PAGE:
What's interesting about this novel is that it speaks about important issues like discrimination but in a clear way. I've been lucky enough to be raised within a multicultural household and go to the most diverse high school in the region. I don't consider myself a discriminatory or racist person because I have so many experiences with different types of people. Tess is in a different situation. She seems to come from a white background and neither she or her family has much experience with diversity. However, she learns and I really liked that part of the story.
Overall, I think this is a pretty good children's story. I'll probably give it to my sister once she's a little bit older and can read better. I like the message and Tess is a great role model. What I don't like is the that Tess is supposed to be 13 but doesn't act like it at all. I thought she was 8-11 based on the way she acted and her thought process. I can't star-rate the book because this isn't my genre so I don't have very many comparables. For what it's worth, I did enjoy it.
When I accepted the book for review I did that only because I was really interested in how a story could contain terrorists, a tiara, prejudice, and Alzheimer's syndrome - and not turn a massive amount of lecturing.
I was surprised, though, how the author was able to not only write a very cute story with an adorable main character but also bind the message into the story. Tess was such a nice girl, standing in the shadow of her older sister and not having a very high opinion of herself. Then again,she's not whiny or anything and she tries to do the right thing. The little accidents that happen to her are really funny and make her a very sympathetic little girl.
Which brings me to an element of this book that I did not like. Throughout the whole story Tess - at least to me - seemed much younger than thirteen. She was quite naive and didn't know about a lot of things - facts that should be common to a thirteen year-old girl. That didn't hold me from enjoing the story, though. I just imagined her being no older than maybe nine or ten which is no problem because apart from the synopsis her age is never mentioned in the novel.
The plot itself was nothing uber-special. I mean, the events were very unexpected - but also kind of unrealistic so that should keep the balance :) It did help,though, to deliver the message of the book. Tess made some mistakes and learned from them and I think that's what readers of this book would do, too.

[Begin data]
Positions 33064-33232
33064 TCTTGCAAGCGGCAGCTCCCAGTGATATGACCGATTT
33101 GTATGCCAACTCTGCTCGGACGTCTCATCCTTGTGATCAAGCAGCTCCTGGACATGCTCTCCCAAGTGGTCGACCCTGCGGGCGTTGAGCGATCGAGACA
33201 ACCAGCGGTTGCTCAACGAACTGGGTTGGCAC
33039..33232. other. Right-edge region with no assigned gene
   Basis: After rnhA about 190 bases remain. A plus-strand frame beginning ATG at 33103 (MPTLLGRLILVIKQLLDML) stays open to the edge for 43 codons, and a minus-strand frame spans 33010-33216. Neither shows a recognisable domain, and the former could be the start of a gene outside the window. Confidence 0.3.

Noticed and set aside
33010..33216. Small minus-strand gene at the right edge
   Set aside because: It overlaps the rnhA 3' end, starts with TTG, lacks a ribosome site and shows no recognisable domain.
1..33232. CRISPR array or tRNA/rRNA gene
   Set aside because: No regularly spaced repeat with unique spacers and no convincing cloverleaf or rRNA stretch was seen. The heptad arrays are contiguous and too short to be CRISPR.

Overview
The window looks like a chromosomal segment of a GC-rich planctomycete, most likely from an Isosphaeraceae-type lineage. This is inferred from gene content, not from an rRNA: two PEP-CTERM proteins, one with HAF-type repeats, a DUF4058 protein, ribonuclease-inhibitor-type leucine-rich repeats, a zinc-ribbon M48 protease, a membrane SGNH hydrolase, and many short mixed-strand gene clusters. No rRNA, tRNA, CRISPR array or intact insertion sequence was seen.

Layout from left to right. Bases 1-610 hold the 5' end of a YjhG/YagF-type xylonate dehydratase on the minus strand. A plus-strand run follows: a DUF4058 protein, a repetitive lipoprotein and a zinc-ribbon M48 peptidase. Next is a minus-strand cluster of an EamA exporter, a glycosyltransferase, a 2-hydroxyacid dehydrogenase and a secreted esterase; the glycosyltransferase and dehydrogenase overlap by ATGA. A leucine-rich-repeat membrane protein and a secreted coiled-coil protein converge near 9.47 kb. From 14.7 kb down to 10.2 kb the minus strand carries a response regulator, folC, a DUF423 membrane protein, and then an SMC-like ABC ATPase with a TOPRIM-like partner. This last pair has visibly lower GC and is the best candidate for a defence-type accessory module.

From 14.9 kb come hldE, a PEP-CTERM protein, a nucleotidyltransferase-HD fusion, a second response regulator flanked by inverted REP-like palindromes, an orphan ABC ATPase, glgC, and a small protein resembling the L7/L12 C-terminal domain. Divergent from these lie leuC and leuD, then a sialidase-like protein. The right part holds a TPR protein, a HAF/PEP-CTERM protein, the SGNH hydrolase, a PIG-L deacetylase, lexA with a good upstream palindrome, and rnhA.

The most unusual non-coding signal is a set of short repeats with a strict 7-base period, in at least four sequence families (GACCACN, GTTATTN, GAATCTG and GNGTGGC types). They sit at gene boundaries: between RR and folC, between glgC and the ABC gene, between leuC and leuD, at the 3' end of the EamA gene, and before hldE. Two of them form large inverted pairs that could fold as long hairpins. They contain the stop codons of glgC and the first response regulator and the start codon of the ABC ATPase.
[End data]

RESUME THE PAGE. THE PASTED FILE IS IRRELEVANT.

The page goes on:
All in all, Tess, Terrorist and the Tiara was a quick read I'd recommend for Middle Grade readers or everyone who is in the mood for a light children's novel with a valuable message.
I want to thank the author of this book and the publisher Middleton Books for offering me a digital review copy of Tess, Terrorists and the Tiara. That, of course, does not influence my view on the book :)
Fifty years ago, Tess’s grandmother became the last winner of the Miss Land of the Free pageant. Today, Grandma’s health is declining due to Alzheimer’s. Deciding to make the most of her remaining years of cognizance, Grandma decides to give her diamond tiara—the one she was crowned with—to her granddaughter. The problem is, she has two: Tess, 13, and Brianna, 16. In order to make the decision fair, she and Grandpa invite the sisters to participate in a contest during their summer visit. Whoever earns enough “Helpful Points” before school starts will win the tiara.
Poor Tess thinks her chances of winning are dismal. Her pretty older sister is smart and competent, while Tess, on the other hand, has been described by friends and family as sweet but scatter-brained, constantly distracted by an over-active imagination. Here is where the story incorporates not only “Tess” and the “Tiara,” but “Terrorists” as well. After reading an article in National Geographic about the frightening, misogynist nature of Muslim extremists, Tess notices one of the neighbors clad head-to-toe in a dark cloak, and recognizes it from the article as a burka. Putting two and two together, Tess fears that the neighbors are terrorists who are targeting her grandmother—Miss Land of the Free herself!
Baldwin’s short novel isn’t not so much about a girl encountering a different culture or religion as it is a cautionary tale about judging people at face value. It’s certainly a nice message to teach children. However, I feel that the story would have been better served if it had shown Tess exploring another culture’s traditions and values than simply act as an exercise in tolerance. Recommended for Ages 9-13.
When I saw the cover of this book , it sounded like something I would read and then I read the blurb and I was intrigued. Though, it wasn't until I started to get into the novel that I realised in a personal way how much the book related to aspects of my life. The first thing that attracted me to the story was in fact the Tiara and the fact that this novel touched a little bit on beauty contests as I find reading about these type of reality contests fun and enjoyable, though I'm not really one to watch them on TV. The next part was when I discovered that the Grandma in the novel has developed Alzheimer's Disease. A couple of years ago my Grandad developed Alzheimer's and went downhill quite quickly and the third aspect was that we learn that living across the lake is a group of Muslims whom are mistaken for Terrorists and that one of the daughters has autism , this related to me as I have two siblings and a parent with it and as it is genetic, I can trace it through my Grandad's side of the family. In Tess, Terrorists and The Tiara , we meet Tess and her sister Bree. This summer their Grandmother developed Alzheimer's and as promised one of the grandaughters will recieve the Tiara which Tess's grandmother won over 50yrs ago. In order to win the tiara, the girls must earn brownie points. Out on the lake one day, Tess discovers a group of Muslims and lets her imagination with the help of neighbour Frank go wild into believing that they are in fact a group of terrorists out to steal her Grandmother's Tiara. A novel that has it's fun moments as well as touching as we watch two families struggle in their own ways to adapt to their families environments.